“I thought it would be a more meaningful way of farming, and these are the people I felt best about farming with,” he said. “So I went to them and invited them to come research and implement a co-op together.” The group officially organized as a co-op in November and is selling community supported agriculture, or CSA, shares for the summer.

There have historically been many co-ops in the agricultural industry, mostly those made up of member farms that join forces to better market and sell their products — think Cabot Creamery or the Pioneer Valley Growers Association.

Brushett expects that more and more farmers, especially young ones, will be following the lead of Stone Soup and the few other worker-owned farms in Vermont, California and Quebec.

“Recently, young people that are wanting to farm, wanting to farm with each other, and wanting access to land are looking at the co-op model as a way to do that,” she said. “We’re definitely seeing that trend around our area.”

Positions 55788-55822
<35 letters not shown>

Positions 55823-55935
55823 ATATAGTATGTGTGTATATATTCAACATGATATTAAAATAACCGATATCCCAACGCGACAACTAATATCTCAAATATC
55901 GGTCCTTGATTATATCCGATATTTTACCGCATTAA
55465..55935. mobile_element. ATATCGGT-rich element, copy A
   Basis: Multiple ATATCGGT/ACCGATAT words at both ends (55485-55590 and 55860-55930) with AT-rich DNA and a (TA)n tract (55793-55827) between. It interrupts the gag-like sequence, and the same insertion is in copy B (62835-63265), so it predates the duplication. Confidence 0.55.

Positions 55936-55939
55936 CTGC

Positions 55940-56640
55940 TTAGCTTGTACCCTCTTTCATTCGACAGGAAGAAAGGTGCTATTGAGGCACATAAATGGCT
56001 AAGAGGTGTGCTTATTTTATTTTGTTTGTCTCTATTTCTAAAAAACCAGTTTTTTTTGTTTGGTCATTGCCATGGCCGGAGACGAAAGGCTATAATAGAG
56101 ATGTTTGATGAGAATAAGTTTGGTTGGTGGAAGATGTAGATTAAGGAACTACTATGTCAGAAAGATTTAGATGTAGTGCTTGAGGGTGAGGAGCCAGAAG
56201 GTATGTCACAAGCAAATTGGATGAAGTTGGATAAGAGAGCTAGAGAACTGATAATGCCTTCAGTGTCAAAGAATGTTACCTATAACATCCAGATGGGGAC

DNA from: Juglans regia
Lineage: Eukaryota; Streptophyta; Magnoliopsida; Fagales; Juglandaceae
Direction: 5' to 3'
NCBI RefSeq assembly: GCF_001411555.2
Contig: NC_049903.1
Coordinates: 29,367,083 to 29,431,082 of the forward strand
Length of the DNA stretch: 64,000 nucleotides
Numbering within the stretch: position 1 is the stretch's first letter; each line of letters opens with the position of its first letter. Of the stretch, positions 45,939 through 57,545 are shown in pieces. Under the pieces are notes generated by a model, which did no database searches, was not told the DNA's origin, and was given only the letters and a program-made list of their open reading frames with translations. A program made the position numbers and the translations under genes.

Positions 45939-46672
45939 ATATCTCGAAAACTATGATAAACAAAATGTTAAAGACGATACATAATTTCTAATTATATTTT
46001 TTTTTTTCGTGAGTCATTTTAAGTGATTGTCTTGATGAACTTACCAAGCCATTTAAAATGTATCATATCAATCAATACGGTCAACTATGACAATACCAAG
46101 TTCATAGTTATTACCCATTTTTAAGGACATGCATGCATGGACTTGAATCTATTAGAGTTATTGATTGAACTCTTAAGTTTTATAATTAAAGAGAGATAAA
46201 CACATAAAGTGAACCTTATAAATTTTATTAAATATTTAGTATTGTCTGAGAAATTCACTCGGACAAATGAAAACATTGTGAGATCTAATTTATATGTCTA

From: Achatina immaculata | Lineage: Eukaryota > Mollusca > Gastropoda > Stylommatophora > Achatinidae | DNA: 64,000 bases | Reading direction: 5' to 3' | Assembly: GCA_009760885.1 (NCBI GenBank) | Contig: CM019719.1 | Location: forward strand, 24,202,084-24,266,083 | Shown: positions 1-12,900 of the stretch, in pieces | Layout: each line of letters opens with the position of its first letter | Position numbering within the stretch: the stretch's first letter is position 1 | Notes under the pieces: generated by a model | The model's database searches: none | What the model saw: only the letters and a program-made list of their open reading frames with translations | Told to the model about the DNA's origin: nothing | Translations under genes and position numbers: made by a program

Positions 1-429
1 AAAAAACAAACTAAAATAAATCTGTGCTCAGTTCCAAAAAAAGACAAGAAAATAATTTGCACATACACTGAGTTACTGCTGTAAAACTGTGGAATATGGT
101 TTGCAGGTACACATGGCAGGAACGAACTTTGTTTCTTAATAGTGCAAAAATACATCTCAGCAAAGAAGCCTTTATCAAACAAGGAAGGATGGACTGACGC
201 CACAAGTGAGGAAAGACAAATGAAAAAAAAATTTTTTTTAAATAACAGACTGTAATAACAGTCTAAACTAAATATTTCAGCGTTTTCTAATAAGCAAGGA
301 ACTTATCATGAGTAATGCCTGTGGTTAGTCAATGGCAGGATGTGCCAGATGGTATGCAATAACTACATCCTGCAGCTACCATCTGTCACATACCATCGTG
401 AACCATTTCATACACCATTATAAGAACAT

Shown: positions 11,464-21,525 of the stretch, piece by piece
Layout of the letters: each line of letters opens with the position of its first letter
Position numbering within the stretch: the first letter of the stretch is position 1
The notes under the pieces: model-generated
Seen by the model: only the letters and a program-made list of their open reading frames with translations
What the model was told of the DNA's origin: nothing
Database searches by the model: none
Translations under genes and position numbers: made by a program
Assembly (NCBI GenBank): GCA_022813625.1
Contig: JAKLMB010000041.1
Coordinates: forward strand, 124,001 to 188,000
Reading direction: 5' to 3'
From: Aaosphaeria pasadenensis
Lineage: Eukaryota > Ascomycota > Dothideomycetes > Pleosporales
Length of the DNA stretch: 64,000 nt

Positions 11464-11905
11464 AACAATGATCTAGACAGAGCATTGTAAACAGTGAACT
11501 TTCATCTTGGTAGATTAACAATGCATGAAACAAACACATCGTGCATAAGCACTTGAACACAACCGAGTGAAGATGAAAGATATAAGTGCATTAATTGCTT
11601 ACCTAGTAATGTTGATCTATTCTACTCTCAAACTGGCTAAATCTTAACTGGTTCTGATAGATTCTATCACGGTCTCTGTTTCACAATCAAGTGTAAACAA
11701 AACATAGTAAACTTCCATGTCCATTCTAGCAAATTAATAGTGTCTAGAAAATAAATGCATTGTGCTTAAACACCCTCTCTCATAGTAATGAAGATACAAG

Brushett is helping them get started. She worked with lead author Faith Gilbert to create a free guide to cooperative farming. It was downloaded over 1,000 times in the first two weeks after it was released Feb. 26 on TheGreenhorns.net, a nonprofit that supports young farmers.

JERREY ROBERTS David DiLorenzo holds a chicken Tuesday at Stone Soup Farm Co-op
JERREY ROBERTS
David DiLorenzo holds a chicken Tuesday at Stone Soup Farm Co-op

All kinds of co-ops are on the rise now, Brushett said. The Cooperative Development Institute fields several calls per week from people interested in starting market and cafe co-ops, child care co-ops, arts co-ops and others.

She credited the trend to a growing interest in socially responsible business ownership and workers’ urge to be “more than just a cog” in a company.